The Perfect Child
I’m sure most of us have wondered at some time what it was like to be a member of Mary and Joseph’s family. Maybe you have wondered what Jesus was like as a child. We would like to know a bit more about his childhood and his growing up in Galilee. We wonder about his childhood because the Bible tells us next to nothing about his early days.
Most parents with young children would probably like to know what it would be like to raise a perfect child. Imagine a child whose two's weren't terrible - no temper tantrums, no back talk, no refusing to go to bed, no fights with his brothers and sisters.
What was Jesus like at school? Was he always top of his class? Did he always get perfect marks in every test no matter what the subject or how hard the test was? Did he always win the sport’s trophies for “best and fairest”? When he was a teenager, did he have pimples? Did he ever get sick – like a tummy wog from eating food that was bad or simply a cold? What kind of music did he listen to? Was he “really religious?”
Another question that has intrigued people is this – at what point in his life did Jesus realise that he was God. We know that Jesus grew physically, intellectually and spiritually as we all do. It is then natural to ask at what point did he learn that he was the Messiah the rabbi talked about at the synagogue school. When did he come to know that he would one day suffer and die taking on himself the sin of all people.
There are some stories about Jesus in non-biblical books but the church has always doubted their origins and reliability. The Bible skips over Jesus childhood years and we next hear of Jesus when he was 12 years old.
St. Luke doesn't give us anything more than these bare facts of Jesus' childhood: that Jesus was born and laid in a manger, that he was circumcised and named on the eighth day according to the custom of his time, that he was brought to the temple at 40 days as the Old Testament Law required, and that he was missing for three days and found in the temple engaging the teachers of the Law. We can assume that if St. Luke had anything more to tell us that we needed to know about Jesus' early years, he would have told us.
Perhaps the reason we haven’t been told anything further about Jesus growing years indicates that Jesus grew up like any other boy in Nazareth, playing with the kids in the neighbourhood, helping out at home, learning his father's carpentry business, all without the stain of sin.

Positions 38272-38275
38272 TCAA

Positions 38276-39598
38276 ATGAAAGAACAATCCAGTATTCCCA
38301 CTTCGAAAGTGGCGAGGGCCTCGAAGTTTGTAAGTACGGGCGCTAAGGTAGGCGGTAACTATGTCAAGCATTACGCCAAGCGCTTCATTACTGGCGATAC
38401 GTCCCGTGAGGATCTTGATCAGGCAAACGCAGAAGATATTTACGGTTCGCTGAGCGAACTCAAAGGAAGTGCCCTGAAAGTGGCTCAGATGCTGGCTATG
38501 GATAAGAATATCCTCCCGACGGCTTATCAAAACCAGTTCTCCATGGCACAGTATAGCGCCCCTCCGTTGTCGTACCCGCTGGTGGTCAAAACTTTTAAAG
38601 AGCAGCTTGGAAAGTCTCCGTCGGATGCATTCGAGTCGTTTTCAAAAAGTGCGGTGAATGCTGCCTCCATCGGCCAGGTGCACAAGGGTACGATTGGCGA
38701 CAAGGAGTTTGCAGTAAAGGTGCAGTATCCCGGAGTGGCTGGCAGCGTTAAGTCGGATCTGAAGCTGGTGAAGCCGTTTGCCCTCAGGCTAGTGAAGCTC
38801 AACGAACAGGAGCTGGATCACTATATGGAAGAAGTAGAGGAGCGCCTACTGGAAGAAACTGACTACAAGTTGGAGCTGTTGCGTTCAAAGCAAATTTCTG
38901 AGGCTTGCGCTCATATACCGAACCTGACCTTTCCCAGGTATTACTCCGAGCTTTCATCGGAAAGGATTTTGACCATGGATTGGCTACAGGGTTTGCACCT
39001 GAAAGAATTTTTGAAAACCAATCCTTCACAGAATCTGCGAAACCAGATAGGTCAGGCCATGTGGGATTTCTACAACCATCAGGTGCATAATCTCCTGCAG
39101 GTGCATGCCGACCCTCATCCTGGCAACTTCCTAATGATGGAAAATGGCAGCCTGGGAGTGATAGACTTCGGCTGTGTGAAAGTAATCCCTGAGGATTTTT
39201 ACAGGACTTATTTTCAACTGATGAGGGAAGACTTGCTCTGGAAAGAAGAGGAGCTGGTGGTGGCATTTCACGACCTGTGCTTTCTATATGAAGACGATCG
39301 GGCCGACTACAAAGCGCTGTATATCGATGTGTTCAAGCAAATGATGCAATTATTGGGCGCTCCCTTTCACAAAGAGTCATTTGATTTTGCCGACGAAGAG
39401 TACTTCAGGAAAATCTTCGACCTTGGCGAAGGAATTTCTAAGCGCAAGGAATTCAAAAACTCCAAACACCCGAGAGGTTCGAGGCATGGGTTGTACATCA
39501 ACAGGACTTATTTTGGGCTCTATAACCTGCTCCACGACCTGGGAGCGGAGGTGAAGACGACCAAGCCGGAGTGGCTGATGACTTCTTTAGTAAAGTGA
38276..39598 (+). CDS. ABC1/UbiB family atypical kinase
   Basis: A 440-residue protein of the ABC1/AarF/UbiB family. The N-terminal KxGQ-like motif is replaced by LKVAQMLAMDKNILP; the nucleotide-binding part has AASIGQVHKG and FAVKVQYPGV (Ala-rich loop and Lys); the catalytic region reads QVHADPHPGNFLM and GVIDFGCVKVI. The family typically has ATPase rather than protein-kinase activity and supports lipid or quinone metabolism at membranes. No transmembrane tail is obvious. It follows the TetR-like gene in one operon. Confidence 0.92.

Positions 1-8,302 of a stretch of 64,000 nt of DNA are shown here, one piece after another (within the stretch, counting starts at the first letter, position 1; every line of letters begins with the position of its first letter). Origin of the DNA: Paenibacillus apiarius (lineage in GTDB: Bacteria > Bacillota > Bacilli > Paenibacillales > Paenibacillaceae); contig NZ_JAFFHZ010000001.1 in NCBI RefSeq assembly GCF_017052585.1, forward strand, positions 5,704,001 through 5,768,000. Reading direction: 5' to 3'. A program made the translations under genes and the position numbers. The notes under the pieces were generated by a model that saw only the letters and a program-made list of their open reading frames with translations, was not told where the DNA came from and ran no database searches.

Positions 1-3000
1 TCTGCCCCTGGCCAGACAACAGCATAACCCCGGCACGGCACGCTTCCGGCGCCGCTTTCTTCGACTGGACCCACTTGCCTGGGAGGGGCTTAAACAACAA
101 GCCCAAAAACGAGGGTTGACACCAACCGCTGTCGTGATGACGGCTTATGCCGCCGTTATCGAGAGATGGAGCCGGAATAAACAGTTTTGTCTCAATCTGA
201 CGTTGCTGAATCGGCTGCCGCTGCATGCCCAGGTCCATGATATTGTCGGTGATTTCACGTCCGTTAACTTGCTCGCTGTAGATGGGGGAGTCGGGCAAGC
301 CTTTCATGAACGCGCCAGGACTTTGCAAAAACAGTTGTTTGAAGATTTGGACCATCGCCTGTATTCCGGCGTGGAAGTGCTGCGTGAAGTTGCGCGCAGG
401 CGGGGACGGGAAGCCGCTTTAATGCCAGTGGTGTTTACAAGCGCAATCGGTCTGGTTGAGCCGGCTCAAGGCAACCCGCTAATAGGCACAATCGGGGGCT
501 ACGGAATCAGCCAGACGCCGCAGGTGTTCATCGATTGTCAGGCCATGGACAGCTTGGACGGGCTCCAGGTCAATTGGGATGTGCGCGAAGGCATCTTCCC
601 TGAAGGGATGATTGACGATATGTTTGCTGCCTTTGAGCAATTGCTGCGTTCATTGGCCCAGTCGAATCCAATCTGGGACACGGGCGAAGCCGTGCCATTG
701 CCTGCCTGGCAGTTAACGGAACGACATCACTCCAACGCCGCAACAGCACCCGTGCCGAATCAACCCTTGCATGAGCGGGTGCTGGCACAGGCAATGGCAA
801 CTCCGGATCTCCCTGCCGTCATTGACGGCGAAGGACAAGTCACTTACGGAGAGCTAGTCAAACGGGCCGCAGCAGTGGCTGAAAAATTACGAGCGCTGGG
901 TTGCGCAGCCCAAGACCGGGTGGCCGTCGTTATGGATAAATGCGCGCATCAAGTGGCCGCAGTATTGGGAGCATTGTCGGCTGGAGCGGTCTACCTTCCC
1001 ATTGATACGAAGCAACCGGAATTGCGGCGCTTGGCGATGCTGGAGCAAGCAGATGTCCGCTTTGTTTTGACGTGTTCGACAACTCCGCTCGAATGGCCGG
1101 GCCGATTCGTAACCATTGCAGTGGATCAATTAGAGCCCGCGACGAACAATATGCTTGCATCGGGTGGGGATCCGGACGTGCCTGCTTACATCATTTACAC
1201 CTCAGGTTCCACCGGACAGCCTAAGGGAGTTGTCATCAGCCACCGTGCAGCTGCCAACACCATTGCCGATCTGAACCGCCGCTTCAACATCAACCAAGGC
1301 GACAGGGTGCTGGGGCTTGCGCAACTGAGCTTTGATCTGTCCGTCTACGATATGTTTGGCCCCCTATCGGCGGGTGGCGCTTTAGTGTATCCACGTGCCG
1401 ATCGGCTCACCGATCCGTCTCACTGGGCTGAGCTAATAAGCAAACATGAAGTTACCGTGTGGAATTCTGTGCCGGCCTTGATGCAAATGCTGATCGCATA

The last we hear of Joseph was when Jesus was 12 years old. Perhaps he died, and Jesus took on the responsibilities of the oldest son. But even that is speculation, filling in the silence. Luke summarizes the silent years of Jesus' life this way: “Jesus grew both in body and in wisdom, gaining favour with God and people.” “Mary and Joseph's boy was a good kid”, the neighbours would say. “He was smart, had good manners, never missed church was always well-behaved. Except for that one time when his parents couldn't find him for three days. But then, that wasn't his fault.”
So what are we to make of this one story set between the nativity events and the baptism of Jesus when he was 30 years old?
Luke is keen to point out that Jesus was a true Israelite and that his upbringing in the home, his participation in religious ritual, his moral training by pious parents and teachers indicate that he was raised in true Judaistic fashion. Later during his ministry no one could say that Jesus’ radical teaching was a result of misguided influences during childhood or because he was brought up without any religious training. The Jewish Law states that a boy at the end of his 13th year must go through the ceremony of “bar mitzvah” which means “son of the law”. It was a boy’s introduction to adulthood. If he had already undergone his “bar mitzvah” then he was obeying the command to attend the Passover. Or perhaps Joseph and Mary were taking Jesus as part of his preparation for his responsibilities as an adult Israelite.
Mary and Joseph travelled the ninety miles to Jerusalem in a convoy of friends and relatives from Nazareth. There was greater safety in large numbers. So it isn't surprising that when the group headed north back to Nazareth no one noticed that a twelve year old was missing. Everyone assumed Jesus was with someone else, probably off playing with the cousins. It wasn't until they had travelled a full day that they realized Jesus was not with them.